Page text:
The Thessaloniki Summit (2003) opened the door to a European future for the Western Balkans. However, since then progress towards EU membership has been slow. The countries of the region have struggled to implement economic and political reforms, and the rule of law remains particularly problematic. The 2018 Enlargement Strategy for the Western Balkans gave new impetus to the enlargement policy, offering the six countries of the region a 'credible strategy' through enhanced EU engagement and indicating 2025 as a possible accession date. In June 2019, and again in October 2019, the Council postponed the decision to open negotiations with Albania and North Macedonia, despite the positive recommendation from the European Commission and the agreement of the European Parliament. By delaying this decision, the European Union was sending an ambiguous message to the region, reducing its credibility and potentially fuelling nationalistic rhetoric, whilst opening the door to the influence of third-country powers, in particular China and Russia. These problems have sparked a debate which has led to a fundamental re-think of the EU's enlargement policy. In February 2020, European Enlargement Commissioner, Olivér Várhelyi, announced a revised methodology. The new approach aims to strengthen the process. It improves tools to push reforms forward, notably in the areas of the rule of law and the economy. It makes the accession negotiations more credible, more predictable, more dynamic and guided by a stronger political steer. The candidate countries need to deliver on the reforms they promised and the EU needs to deliver when they do so. The criteria will be made clearer and more concise on what is required. Dynamism also means that related issues will be negotiated together in clusters. This can speed up the process. However, if there is backtracking, the process can go backwards with chapters reopened and the level of negotiations scaled back. The Commission's new proposals also envisage further integration of Western Balkan countries into EU policies, programmes and markets, which would deliver some of the benefits of EU membership even before accession. These proposed changes, together with the updated report of the Commission on Albania and North Macedonia pave the way for a decision of the Council, on opening accession negotiations with these two countries, before the EU-Western Balkans summit, to be held in May 2020 in Zagreb, Croatia.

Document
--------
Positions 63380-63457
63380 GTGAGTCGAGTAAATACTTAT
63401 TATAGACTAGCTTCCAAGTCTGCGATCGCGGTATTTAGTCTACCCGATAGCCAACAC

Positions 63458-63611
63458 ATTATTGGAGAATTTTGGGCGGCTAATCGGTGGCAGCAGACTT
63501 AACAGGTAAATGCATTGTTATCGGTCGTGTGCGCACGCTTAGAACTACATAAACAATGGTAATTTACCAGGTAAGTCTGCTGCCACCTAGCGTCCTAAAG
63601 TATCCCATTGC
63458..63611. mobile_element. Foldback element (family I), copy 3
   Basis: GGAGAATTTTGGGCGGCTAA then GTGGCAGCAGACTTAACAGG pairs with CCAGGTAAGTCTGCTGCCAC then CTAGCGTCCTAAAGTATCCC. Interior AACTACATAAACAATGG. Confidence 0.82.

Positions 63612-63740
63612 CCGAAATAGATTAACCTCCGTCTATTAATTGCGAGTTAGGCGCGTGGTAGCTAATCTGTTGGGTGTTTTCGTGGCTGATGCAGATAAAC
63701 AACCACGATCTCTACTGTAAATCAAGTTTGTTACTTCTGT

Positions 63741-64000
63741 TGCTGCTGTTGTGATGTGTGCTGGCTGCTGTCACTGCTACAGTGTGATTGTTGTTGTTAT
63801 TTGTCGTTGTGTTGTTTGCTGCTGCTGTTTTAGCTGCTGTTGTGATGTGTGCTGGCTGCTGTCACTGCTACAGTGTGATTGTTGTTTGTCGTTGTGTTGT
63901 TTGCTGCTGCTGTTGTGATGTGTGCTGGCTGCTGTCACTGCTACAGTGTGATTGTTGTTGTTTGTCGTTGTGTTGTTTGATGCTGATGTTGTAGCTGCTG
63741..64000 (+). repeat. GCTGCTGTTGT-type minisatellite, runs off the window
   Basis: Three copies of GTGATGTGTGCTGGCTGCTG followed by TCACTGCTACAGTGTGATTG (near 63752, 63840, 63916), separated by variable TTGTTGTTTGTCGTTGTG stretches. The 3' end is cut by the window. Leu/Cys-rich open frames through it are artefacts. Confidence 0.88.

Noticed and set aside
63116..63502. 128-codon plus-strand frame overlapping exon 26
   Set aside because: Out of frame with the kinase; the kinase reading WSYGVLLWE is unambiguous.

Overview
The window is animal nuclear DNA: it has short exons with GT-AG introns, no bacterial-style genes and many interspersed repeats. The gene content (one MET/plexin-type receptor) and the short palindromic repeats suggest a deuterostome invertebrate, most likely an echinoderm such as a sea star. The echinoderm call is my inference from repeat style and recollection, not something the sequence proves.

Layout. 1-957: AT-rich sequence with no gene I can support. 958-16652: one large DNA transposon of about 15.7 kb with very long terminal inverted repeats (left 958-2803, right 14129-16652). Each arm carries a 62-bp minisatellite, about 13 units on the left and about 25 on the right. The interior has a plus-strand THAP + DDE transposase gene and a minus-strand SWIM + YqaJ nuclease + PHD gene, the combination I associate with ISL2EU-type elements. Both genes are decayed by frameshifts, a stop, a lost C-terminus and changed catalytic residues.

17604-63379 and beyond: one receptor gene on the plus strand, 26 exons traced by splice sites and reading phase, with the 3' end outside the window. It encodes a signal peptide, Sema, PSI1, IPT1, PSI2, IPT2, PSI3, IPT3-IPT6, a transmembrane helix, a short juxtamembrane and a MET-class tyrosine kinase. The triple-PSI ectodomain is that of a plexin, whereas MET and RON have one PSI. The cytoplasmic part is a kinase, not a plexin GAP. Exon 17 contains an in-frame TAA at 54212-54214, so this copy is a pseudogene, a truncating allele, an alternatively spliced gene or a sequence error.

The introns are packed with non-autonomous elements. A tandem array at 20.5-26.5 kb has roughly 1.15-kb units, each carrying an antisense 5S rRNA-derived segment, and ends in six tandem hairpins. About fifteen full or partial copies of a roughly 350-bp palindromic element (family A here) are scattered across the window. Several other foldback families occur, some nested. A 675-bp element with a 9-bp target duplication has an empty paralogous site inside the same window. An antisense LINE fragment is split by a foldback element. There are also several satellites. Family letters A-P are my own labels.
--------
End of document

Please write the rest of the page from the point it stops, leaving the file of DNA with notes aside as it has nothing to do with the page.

Commitments made at the hearing of Olivér VÁRHELYI, Commissioner-designate - Neighbourhood and Enlargement

22-11-2019

Commissioner-designate Olivér Várhelyi appeared before the European Parliament on 14 November 2019 to answer questions from MEPs in the Committee on Foreign Affairs (the Committee on International Trade was invited). This document highlights a number of commitments which he made during the hearing. They refer to his portfolio, as described in the mission letter sent to him by Ursula von der Leyen, President-elect of the European Commission, including: Western Balkans and Turkey; Eastern Neighbourhood ...